Linn County Supervisor Stacey Walker may seek the Democratic nomination in Iowa’s first Congressional district, he confirmed yesterday to Bleeding Heartland.
I am considering joining the primary contest for the 1st Congressional District because Iowans deserve a competitive primary. Retaking this seat is an important step in moving this state and this country in a new direction. We need a strong candidate to emerge from the field that can articulate a progressive message that works for all people. We need a candidate that can stand on a stage with Rod Blum and present voters with a clear choice. We need a candidate that can energize the base and bring new voters into the fold.
It is my hope to have a final decision in the very near future.
Although Walker was first elected to the Linn County Board of Supervisors only last year, some Democrats have been encouraging the Cedar Rapids native to seek higher office sooner rather than later. He is a talented speaker with a strong commitment to social justice and other progressive issues. Former Congressional candidate Gary Kroeger made the case for Walker here.
State Representative Abby Finkenauer of Dubuque and Cedar Rapids-based engineer Courtney Rowe are the only declared Democratic candidates in a what will be a targeted race in 2018. Finkenauer is the early favorite. She has already hired staff and been endorsed by
seven six current state lawmakers, six five of whom represent parts of IA-01: State Representatives Liz Bennett, Todd Taylor, and Kirsten Running-Marquardt of Cedar Rapids, State Representative Ras Smith of Waterloo, and State Senator Pam Jochum of Dubuque. (CORRECTION: Although Representative Timi Brown-Powers of Waterloo was initially listed as a supporter of Finkenauer, she later told the Waterloo/Cedar Falls Courier, “I will be holding off any endorsement until the field [in IA-01] further manifests itself.”) A number of county party leaders and Democrats with strong ties to organized labor are also backing Finkenauer. The former Bernie Sanders delegate Rowe is running an underdog campaign, less focused on fundraising and establishment support.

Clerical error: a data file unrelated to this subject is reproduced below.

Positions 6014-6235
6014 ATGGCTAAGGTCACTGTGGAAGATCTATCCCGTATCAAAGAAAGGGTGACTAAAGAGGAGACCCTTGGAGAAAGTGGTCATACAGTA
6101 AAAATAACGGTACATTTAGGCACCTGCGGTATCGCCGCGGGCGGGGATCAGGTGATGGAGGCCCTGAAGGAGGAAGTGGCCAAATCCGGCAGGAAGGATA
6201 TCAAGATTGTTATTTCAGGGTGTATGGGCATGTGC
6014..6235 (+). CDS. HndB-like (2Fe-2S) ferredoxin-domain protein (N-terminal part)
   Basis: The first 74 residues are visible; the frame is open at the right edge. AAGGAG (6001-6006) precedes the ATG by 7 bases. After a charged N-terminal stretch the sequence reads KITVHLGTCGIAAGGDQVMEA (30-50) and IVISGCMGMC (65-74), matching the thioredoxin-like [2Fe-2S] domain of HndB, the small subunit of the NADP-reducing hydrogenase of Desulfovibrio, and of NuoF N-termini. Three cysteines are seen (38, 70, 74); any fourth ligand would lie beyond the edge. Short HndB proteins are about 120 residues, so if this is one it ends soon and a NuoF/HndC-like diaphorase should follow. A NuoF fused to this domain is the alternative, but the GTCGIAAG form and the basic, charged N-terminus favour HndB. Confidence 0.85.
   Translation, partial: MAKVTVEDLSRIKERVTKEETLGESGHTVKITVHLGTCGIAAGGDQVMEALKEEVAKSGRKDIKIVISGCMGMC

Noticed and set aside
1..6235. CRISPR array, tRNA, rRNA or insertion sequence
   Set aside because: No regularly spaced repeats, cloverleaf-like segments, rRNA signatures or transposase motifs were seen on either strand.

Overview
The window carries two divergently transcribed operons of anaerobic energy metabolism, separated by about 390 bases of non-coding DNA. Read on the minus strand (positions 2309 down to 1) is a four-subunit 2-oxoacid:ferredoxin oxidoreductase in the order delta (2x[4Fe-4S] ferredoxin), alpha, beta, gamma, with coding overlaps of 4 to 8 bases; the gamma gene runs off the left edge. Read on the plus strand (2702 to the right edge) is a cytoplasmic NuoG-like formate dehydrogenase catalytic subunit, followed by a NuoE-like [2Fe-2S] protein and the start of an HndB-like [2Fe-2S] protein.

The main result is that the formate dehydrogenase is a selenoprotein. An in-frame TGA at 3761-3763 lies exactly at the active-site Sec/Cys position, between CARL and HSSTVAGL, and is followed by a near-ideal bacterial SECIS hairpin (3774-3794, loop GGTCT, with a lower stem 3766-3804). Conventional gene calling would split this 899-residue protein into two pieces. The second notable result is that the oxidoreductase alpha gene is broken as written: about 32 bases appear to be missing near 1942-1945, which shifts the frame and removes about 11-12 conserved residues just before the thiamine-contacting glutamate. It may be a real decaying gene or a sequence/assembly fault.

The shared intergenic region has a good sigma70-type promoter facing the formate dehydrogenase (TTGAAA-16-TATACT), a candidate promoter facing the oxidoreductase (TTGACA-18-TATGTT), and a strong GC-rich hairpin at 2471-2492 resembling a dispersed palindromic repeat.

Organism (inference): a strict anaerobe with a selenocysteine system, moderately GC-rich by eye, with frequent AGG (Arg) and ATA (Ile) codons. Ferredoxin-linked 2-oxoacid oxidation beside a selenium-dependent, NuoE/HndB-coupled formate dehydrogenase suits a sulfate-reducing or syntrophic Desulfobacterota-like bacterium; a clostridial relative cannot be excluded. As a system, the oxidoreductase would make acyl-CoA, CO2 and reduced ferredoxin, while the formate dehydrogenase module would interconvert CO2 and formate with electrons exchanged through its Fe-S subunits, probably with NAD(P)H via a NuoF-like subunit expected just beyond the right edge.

In addition to Walker, at least three others are seriously considering joining the Democratic field: former Tom Harkin staffer and U.S. Department of Labor official Thomas Heckroth, Linn County Supervisor Brent Oleson, and State Senator Jeff Danielson, who represents part of the Waterloo/Cedar Falls area.
The 20 counties in IA-01 contain 161,046 active registered Democrats, 143,177 Republicans, and 187,422 no-party voters, according to the latest figures from the Iowa Secretary of State’s office. Linn County, including the Cedar Rapids metro area, is the largest by population, followed by Black Hawk County (Waterloo/Cedar Falls) and Dubuque County.
Once considered a “one-term wonder,” Representative Rod Blum of Dubuque won re-election last year by a larger margin (53.7 percent to 46.1 percent) than he had managed in the 2014 GOP landslide. No doubt the Republican incumbent benefited from a huge swing to Donald Trump in northeast Iowa. That said, Blum ran about five points ahead of Trump, suggesting that an unpopular president alone will not be enough to sink his chances for a third term.
Blum’s unprincipled vote for the American Health Care Act (after making a big show of opposing the health care bill in March) will likely be a central issue for the Democratic nominee, along with his support for tax and economic policies that favor big business and wealthy individuals over the middle class.